The long-awaited release of Lee Daniels’ star-studded film The Butler is happening today and moviegoers are ready. The film is expected to open with a weekend box office take of $20 million to $25 million, which would put it ahead of the other big new release for this weekend Kick-A$$ 2 and likely put it in the number one spot. Jobs, the biopic about Steve Jobs starring Ashton Kutcher, and Paranoia starring Harrison Ford and one of the Hemsworth brothers (Liam) are also opening, but they’re not expected to be a threat. Reviews for all three of the other new releases have been pretty bad, according to MTV News.
Reviews for Lee Daniels’ The Butler – which, it should be remembered, is a fictionalized account based on a true story and has the director’s name tacked on to the title because of a legal dispute – have been mixed. The New York Times today calls it a “brilliantly truthful movie” and praises the look and feel of the film. (You can thank Ruth Carter for some of the look of it. She served as costume designer for the film and spoke with us about that here.) “The genius of ‘The Butler’ lies in the sly and self-assured way it connects public affairs to private experience,” the review says.
Though referencing some of the film’s “stunt casting,” The Chicago Sun-Times says , “I believe every American student over the age of 12 should see this film, but that doesn’t mean it’s one of those good-for-you movies that feels like a history assignment. This is an important film presented as mainstream entertainment. It’s a great American story.”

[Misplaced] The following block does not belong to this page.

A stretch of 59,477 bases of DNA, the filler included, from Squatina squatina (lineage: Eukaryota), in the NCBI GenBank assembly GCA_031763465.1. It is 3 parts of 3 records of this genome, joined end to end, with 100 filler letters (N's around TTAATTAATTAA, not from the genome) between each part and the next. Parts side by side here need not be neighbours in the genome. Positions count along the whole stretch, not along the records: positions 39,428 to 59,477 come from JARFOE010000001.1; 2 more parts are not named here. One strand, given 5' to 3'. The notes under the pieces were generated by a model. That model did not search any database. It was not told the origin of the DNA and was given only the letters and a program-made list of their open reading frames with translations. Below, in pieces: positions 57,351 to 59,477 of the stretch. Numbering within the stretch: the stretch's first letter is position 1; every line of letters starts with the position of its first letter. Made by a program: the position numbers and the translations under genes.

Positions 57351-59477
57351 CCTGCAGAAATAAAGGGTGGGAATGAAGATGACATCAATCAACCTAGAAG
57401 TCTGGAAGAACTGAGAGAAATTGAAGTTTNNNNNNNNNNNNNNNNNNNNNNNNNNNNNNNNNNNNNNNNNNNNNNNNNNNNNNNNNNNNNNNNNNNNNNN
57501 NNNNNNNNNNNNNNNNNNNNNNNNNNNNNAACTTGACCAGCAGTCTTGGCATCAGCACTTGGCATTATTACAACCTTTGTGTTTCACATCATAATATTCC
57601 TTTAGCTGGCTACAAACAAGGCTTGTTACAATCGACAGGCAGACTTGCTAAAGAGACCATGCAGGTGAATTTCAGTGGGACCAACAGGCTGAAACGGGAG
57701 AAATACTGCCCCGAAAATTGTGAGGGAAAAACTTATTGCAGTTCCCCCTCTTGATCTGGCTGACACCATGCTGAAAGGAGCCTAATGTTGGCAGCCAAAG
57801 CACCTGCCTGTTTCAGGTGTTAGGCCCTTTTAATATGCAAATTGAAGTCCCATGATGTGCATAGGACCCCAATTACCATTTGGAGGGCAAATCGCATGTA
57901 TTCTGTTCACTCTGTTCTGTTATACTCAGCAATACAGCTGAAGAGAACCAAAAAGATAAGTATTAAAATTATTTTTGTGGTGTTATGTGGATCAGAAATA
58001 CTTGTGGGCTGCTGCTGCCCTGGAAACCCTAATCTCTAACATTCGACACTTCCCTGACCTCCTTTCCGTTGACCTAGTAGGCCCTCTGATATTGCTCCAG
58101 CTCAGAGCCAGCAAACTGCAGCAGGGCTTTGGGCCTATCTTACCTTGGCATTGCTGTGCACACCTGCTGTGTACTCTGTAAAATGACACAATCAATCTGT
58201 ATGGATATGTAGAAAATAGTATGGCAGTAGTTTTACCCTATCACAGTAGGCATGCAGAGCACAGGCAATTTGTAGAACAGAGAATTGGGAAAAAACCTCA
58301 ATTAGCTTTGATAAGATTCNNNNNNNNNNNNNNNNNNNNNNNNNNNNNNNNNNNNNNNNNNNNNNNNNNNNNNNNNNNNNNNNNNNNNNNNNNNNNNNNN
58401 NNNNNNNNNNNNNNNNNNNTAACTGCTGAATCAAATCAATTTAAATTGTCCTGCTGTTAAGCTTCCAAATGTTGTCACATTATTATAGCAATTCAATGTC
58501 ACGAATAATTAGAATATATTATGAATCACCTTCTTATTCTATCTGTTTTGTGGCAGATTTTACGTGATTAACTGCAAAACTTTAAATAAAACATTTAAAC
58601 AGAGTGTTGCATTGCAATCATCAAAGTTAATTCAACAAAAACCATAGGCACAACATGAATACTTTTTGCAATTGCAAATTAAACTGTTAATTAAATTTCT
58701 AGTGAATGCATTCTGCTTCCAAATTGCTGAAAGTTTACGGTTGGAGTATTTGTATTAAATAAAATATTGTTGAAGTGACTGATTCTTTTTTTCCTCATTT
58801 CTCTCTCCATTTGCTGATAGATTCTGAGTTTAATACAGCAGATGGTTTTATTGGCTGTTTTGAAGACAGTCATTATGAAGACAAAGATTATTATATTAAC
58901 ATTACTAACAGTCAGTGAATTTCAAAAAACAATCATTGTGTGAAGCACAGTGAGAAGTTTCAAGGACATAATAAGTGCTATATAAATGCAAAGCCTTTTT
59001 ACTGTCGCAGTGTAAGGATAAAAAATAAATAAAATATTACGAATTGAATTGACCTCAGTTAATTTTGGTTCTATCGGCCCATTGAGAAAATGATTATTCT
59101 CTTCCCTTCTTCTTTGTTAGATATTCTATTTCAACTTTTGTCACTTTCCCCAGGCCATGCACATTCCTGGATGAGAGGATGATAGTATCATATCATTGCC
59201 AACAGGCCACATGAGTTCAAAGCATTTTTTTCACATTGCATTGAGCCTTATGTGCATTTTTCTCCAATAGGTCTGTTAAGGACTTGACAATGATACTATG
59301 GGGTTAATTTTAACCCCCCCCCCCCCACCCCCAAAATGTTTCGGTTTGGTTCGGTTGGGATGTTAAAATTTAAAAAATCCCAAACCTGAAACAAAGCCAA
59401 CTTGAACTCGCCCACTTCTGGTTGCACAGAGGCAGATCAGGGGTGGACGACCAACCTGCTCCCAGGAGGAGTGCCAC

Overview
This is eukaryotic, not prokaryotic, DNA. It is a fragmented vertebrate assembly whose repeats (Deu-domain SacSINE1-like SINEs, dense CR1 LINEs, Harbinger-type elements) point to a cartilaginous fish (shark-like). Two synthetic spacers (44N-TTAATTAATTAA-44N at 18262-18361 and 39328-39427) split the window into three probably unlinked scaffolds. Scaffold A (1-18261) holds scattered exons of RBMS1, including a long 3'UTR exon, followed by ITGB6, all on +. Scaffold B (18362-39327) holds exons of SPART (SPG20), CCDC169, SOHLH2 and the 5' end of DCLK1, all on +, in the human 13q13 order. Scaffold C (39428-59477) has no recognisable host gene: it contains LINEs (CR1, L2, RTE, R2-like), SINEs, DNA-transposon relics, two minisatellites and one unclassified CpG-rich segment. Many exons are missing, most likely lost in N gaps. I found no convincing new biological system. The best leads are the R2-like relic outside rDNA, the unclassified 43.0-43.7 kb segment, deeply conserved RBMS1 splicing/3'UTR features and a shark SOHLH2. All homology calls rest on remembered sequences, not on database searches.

And The Hollywood Reporter, though taking issue with one of the brutal opening scenes for its “caricaturing,” says about the film, “[E]ven with all contrivances and obvious point-making and familiar historical signposting, Daniels’ The Butler is always engaging, often entertaining and certainly never dull, the latter a fault for which neither the director nor the writer, thus far in their careers, can ever be accused. Each scene has its purpose and complimentary energy, the actors all seem unified in a joint cause and the angle from which the historical panorama is presented remains sufficiently unusual to sustain rapt attention.”
However, some of the reviews are not quite as positive. The Root says, “But what should have been a powerful story about one black man’s intimate relationship with power chokes on the struggle to give voice to ‘millions of black strivers’ and tips toward schmaltz. The all-star cast refuses to dim its lights in service of the humble butler’s story.”
The Wall Street Journal eviscerates the film with, “The contrivance is stretched to its breaking point over a running time of 132 minutes; some of the episodes cross a different line from almost plausible to downright silly.”
Across the board, there are references to the Oscar potential of the film, its resemblance to Forrest Gump, and the alternating good and bad performances of individual actors. Besides Whitaker and Oprah, Robin Williams, Jane Fonda, Mariah Carey, John Cusack and Alex Pettyfer all make appearances. And while most reviews are happy to see this perspective on the big screen, one that’s usually missing, they see problems of cliche and melodrama in the film.
We haven’t seen the move yet, but the ads showcasing Forest Whitaker’s performance show an understated power that we’ve seen in most of his other performances. And Oprah looks divine! We’ll be checking it out. Will you?